More than 110 countries, evaluated by the World Organisation for Animal Health (OIE), do not yet have relevant legislation concerning appropriate conditions for the importation, manufacture, distribution and use of veterinary products, including antimicrobials.
“In some cases, legislation is totally non-existent,” said OIE, whose evaluation covered the national animal health systems, including veterinary services, of more than 130 countries.
“Where legislation does exist it is very often not properly applied because of lack of public funds for the implementation of controls.
“In such countries, antimicrobials are usually freely available to anyone, directly or indirectly, without restriction. Worse still, they circulate as normal goods and are often adulterated (dosage less than that mentioned on the packaging, different molecule or complete placebo).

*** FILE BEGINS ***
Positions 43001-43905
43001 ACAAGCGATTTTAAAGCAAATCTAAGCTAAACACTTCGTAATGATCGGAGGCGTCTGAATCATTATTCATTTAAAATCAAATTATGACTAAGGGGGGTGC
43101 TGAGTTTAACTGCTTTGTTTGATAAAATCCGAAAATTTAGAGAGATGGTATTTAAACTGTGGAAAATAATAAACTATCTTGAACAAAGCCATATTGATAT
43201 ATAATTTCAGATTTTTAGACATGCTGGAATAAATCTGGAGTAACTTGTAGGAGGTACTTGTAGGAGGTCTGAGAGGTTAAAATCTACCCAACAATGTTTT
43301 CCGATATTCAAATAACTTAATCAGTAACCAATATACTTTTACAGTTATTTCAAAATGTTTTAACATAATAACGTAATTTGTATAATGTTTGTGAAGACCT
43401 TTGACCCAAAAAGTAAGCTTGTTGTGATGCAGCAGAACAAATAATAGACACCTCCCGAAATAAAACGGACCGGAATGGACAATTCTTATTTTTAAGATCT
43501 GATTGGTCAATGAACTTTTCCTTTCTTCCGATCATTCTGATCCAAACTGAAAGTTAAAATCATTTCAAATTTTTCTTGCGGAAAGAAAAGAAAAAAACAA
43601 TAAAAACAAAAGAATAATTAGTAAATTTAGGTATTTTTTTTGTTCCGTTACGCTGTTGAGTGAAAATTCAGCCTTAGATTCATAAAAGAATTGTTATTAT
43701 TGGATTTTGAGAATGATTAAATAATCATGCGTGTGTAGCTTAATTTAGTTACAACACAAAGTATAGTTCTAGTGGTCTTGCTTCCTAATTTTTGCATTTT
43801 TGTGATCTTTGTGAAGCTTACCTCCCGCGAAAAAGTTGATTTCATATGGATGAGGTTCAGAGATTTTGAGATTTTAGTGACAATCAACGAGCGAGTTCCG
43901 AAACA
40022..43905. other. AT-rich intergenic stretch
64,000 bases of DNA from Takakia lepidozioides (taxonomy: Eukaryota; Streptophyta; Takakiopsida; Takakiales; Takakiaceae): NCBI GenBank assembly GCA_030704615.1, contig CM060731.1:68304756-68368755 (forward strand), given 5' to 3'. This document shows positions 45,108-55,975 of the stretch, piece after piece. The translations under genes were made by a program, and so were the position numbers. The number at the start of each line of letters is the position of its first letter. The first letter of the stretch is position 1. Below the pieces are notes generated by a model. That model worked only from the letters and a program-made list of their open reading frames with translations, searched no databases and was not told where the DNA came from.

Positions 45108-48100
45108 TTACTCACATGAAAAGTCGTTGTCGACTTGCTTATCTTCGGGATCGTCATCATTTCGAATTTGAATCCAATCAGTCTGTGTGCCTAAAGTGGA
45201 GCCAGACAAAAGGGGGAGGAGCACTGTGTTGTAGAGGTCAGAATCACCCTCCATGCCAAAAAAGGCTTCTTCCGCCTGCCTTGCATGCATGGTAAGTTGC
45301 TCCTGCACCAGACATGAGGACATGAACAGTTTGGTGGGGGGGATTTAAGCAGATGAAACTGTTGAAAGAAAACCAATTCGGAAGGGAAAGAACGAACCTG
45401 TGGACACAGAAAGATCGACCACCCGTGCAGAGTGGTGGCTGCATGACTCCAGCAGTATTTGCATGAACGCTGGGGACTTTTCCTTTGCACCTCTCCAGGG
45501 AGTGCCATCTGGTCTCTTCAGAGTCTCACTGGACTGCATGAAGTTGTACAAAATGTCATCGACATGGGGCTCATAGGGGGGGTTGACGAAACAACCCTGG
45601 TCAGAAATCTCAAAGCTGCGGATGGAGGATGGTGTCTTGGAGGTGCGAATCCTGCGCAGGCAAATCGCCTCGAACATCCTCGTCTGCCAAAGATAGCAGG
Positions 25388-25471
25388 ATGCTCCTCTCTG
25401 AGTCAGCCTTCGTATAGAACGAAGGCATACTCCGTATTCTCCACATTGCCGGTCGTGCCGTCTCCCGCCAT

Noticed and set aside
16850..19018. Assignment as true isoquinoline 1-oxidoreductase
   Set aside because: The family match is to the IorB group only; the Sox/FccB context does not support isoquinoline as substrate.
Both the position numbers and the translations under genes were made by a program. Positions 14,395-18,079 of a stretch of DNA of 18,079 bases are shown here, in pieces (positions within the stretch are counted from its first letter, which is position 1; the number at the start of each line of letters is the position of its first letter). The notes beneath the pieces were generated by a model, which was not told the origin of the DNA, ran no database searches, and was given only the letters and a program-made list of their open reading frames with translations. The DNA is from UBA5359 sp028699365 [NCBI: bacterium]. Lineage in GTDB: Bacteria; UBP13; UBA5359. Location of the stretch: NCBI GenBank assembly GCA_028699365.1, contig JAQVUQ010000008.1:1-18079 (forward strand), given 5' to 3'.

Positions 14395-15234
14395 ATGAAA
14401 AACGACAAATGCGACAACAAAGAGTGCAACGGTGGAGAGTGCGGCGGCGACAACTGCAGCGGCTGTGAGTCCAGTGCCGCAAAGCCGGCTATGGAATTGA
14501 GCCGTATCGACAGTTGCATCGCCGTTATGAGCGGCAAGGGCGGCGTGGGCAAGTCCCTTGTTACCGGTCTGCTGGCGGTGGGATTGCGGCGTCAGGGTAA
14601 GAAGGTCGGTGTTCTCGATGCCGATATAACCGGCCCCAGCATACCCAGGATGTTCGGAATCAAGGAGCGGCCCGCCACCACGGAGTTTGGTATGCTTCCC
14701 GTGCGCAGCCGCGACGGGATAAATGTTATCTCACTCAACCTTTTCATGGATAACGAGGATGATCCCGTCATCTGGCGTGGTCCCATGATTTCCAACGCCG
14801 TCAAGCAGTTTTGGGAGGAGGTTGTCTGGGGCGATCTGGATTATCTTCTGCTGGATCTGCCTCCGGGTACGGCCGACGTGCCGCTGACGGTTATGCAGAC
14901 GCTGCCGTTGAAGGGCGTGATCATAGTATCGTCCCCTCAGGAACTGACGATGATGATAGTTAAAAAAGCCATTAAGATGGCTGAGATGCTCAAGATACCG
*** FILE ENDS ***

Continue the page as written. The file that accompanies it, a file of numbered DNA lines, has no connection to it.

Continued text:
“Thousands of tonnes of adulterated antimicrobials destined for use in animals are circulating worldwide and the same is true of antimicrobials for human use.”
OIE’s evaluation, published in a blog on the organisation’s website, also reveals that the use of antimicrobials in animals by untrained personnel is not confined to developing and emerging countries.
“In a significant number of member countries of the Organisation for Economic Co-operation and Development (OECD), it is easy to acquire antimicrobials, particularly via the internet,” states the report. “Some of these countries still allow the use of some antimicrobials on fruit trees to control certain bacterial diseases, as well as the incorporation of some antimicrobials into animal feed as growth promoters or for other non-therapeutic purposes.”
OIE concluded that political action, for example by the G8 countries or the World Trade Organization, could help to persuade countries which don’t have proper systems, to change these practices, moving away from an approach which many credible scientists believe is “risky”.